Sunday, February 6, 2022
Rabin and Engstrom on No-Fault Compensation for Tobacco and Opioid Victims
Professors Robert Rabin and Nora Freeman Engstrom of Stanford Law School have posted to SSRN their article, The Road Not Taken: Perspectives on No-Fault Compensation for Tobacco and Opioid Victims, 70 DePaul L. Rev. 395 (2021). Here is the abstract:
Cigarettes and prescription painkillers have both killed millions of Americans and diminished the lives of tens of millions more. This wreckage has generated waves of prolonged litigation—and, in fact, the evolution of this litigation has been strikingly similar. In both tobacco and in opioids, lawsuits were initially filed by individual victims of defendants’ tortious conduct. But in both instances, one-off suits saw virtually no success, foundering on vast resource disparities and a widespread perception that plaintiffs (smokers on the one hand, “addicts” on the other) were partly or mostly to blame. In time, plaintiffs adapted. States and cities took the reins, and these public actors initiated their own suits. This handoff (from private plaintiffs to public ones) succeeded in many respects. But it relegated individual victims to the sidelines and—crucially—consigned their quest for compensation to the back burner.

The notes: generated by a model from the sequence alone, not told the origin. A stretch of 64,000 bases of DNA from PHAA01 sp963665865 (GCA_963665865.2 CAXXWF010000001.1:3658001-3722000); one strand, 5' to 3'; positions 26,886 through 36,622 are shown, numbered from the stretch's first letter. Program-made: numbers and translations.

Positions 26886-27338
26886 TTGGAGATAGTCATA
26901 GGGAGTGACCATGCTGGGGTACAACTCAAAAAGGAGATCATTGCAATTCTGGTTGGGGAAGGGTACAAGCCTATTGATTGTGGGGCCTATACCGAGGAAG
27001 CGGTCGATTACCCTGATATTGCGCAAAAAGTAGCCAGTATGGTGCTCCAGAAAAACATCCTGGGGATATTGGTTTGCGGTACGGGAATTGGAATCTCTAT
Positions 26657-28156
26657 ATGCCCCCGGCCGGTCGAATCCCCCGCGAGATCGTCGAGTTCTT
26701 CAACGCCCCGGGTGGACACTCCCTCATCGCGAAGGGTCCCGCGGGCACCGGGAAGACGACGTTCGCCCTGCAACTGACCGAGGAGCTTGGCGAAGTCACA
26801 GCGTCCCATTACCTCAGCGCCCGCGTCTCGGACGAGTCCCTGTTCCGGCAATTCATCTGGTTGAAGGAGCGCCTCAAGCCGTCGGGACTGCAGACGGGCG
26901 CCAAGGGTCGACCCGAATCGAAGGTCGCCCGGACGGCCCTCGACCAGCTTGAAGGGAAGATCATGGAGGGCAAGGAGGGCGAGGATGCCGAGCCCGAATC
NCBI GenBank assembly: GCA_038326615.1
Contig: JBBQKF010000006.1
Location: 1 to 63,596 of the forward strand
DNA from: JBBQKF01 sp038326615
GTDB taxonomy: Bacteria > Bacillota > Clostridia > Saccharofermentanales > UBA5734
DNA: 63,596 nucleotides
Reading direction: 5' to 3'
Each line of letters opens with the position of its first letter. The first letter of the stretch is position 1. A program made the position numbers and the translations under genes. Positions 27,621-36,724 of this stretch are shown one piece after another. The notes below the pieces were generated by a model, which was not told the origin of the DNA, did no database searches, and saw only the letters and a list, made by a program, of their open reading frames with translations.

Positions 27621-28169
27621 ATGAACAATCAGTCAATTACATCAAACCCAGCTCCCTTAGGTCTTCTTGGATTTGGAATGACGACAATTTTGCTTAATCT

In this Essay, we zero in on this compensation question. We explore the fact compensatory claims got pushed aside and note that these claims have generally remained on the periphery. We further observe that, after the tort system left individual victims conspicuously empty-handed, support might have coalesced around the creation of a no-fault compensation scheme for tobacco or opioid-related harms. Yet, discussion of such a scheme has been quiet—and concrete action toward the creation of such a system has been notably non-existent. Why? We chalk this omission up to three stubborn realities. First, the will and capacity to strike a political compromise of this magnitude is lacking. Second, existing no-fault schemes have mixed scorecards, at best. And third, both tobacco and opioid victims pose particular challenges, as a perception that these individuals have contributed to their own harm has undermined any prospect of compensation through a no-fault scheme, just as surely as it dimmed plaintiffs’ prospects for recovery through tort.